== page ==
Unclear how many large air tankers available for 2005 | NevadaAppeal.com

Unclear how many large air tankers available for 2005

Associated Press

BILLINGS, Mont. – Large air tankers will continue to help fight wildfires for the “foreseeable future,” a top U.S. Forest Service official says, but how many will be available for the 2005 fire season remains unclear.

Tom Harbour, the agency’s incoming director of fire and aviation, said some of the aircraft that were cleared to fly for part of the 2004 fire season will be available next year to fight on federal lands.

He said additional aircraft also could be available after “safety-related concerns” are addressed.

In May, the Forest Service and Department of Interior terminated contracts for 33 large air tankers because of concerns with airworthiness and public safety. Three aging tankers crashed between 1994 and 2002, killing seven crew members.

Federal officials later agreed to let some of the tankers return for the 2004 season if their operators could prove the aircraft were safe to fly.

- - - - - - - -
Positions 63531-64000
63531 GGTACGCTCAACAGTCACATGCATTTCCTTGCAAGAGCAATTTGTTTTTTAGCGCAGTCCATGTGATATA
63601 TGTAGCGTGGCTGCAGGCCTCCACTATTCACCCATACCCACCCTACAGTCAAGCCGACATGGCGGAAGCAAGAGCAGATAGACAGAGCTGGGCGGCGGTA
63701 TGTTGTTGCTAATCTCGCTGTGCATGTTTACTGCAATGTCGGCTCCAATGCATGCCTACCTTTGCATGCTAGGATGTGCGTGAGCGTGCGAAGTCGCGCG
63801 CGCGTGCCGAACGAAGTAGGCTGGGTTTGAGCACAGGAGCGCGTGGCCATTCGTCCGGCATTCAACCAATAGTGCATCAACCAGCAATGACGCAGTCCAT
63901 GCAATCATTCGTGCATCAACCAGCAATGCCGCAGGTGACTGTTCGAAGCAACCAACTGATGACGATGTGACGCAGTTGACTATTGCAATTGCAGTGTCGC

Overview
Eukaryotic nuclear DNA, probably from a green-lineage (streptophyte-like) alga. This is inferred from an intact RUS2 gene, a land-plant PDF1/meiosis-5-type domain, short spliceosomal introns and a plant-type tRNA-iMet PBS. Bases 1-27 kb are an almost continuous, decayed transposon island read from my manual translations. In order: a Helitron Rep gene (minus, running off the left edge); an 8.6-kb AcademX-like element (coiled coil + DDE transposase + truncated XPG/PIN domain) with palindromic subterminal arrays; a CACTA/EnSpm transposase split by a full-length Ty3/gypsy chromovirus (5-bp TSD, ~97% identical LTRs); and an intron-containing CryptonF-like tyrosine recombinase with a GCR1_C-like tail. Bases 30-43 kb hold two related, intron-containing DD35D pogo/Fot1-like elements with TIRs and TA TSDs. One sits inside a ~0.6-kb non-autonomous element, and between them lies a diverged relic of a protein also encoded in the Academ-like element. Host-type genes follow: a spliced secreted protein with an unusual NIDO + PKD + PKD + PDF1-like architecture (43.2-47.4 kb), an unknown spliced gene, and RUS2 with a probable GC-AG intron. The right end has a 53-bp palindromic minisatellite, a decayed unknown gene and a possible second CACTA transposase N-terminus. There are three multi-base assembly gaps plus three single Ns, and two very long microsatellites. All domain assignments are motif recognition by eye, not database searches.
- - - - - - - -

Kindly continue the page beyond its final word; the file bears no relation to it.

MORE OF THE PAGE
Last summer, seven P3 Orions were returned to service. Officials also allowed two P2V tankers to return, but with limits. The P2Vs were outfitted with data-gathering devices that officials said would aid in determining airworthiness for the rest of the P2V fleet. That work continues.

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Meanwhile, Harbour, who was appointed to lead the Forest Service’s fire and aviation program earlier this month, said he expects there will be at least eight or nine P3s available for the 2005 fire season, and the Forest Service “will have a place for heavy air tankers into the foreseeable future.”

Industry officials contend the aircraft, effective in initial attack on wildfires, are safe and are eager to have them more fully returned to service.

“The bottom line here is protecting people’s property and homes and lives, and the big airplanes do a good, efficient job of that,” said Norman Stubbs, maintenance supervisor for California-based TBM Inc. and Butler Aircraft, in Oregon.

The future for large air tankers and the role they would play in the federal firefighting arsenal, in 2006 and beyond, also is being looked at, Harbour said.

Even before the National Transportation Safety Board report that led to the contract cancellations, Harbour said officials were discussing modernizing the fleet, something companies also were interested in pursuing.

Chris Holm, director of aviation safety for Neptune Aviation Services of Missoula, said the company is committed to modernizing the entire tanker fleet.